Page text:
dinner culture around the world // mahabis journal

 

 

italy //

Eating a large meal in the middle of the day followed by a lighter late supper is typical to other Mediterranean cultures, including Italy. Again, Italians like to linger over their meals and often enjoy at least two courses for lunch. Most Italians who work close to home will take a long lunch break to return home and enjoy their lunchtime meal with their families. In the larger cities where people typically have longer commutes to work, families will enjoy a lingering multiple-course meal in the evenings instead, using the opportunity to catch up about their days. 

 

israel //

Jewish households all around the world observe the Sabbath from sundown on Friday until sundown on Saturday. Friday nights are subsequently reserved for relaxing meal times with the entire family, where everyone is encouraged to unplug from technology and to enjoy the company. The table is set, candles are lit and conversation constantly flows around the table during the meal.

 

mahabis guide // dining culture

 

china //

Many cultures around the world encourage people to come together and share a variety of dishes from one table (tapas, meze, etc.) but the most iconic meal time ritual has to be dim sum. Originating from the Silk Road, where teahouses would host both travellers and farmers, dim sum has evolved to become a time-honoured tradition that is enjoyed all around the world. Typically served as brunch, the small rolls, dumplings and buns are presented in bamboo containers, designed for a group of family and friends to sit around a table together and share.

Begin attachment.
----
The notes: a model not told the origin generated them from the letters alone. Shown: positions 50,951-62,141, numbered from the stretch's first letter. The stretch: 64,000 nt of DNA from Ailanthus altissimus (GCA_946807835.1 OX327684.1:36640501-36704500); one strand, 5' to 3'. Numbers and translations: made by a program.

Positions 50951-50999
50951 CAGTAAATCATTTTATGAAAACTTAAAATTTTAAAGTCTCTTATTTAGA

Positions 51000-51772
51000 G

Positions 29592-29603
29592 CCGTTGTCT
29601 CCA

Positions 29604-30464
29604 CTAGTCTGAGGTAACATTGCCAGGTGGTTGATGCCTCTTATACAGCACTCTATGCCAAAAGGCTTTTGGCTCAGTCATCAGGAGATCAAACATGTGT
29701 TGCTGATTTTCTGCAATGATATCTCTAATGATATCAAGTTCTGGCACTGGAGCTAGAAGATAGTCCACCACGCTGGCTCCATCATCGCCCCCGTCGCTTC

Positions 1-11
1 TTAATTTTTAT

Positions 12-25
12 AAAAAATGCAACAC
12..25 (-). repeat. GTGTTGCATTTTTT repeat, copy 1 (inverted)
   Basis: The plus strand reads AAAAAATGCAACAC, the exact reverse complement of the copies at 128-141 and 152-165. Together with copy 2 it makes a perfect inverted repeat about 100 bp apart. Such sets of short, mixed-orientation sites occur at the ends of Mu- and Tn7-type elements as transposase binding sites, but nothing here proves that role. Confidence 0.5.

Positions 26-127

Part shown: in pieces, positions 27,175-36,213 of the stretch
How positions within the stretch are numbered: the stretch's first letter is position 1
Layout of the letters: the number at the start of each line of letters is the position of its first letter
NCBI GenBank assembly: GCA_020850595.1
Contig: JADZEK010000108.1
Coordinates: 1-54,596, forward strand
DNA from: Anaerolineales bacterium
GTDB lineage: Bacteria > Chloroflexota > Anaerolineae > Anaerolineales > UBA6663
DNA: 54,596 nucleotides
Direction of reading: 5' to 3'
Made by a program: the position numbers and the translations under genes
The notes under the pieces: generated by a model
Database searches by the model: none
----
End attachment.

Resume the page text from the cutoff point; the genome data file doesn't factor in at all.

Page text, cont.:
dinner culture around the world // mahabis journal

 

 

What can we learn from other cultures?

  • Why not take more time over meals, rather than rushing, using it as an excuse for conversation, catching up with your family and friends
  • Make an effort at weekends to sit down and enjoy lunch as a family, rather than grabbing a snack on the go
  • Dine up to the table, rather than in front of the TV
  • Set aside one evening a week for a formal dinner where everyone sits around the table and enjoys each other’s company
  • Prepare meals such as tapas, meze or dim sum that are designed to be shared, creating a more social dining occasion

If you enjoyed reading our post, feel free to share via our ready-to-go tweet link.

photos: via unsplash
  • Author avatar
    Sarah Lopeman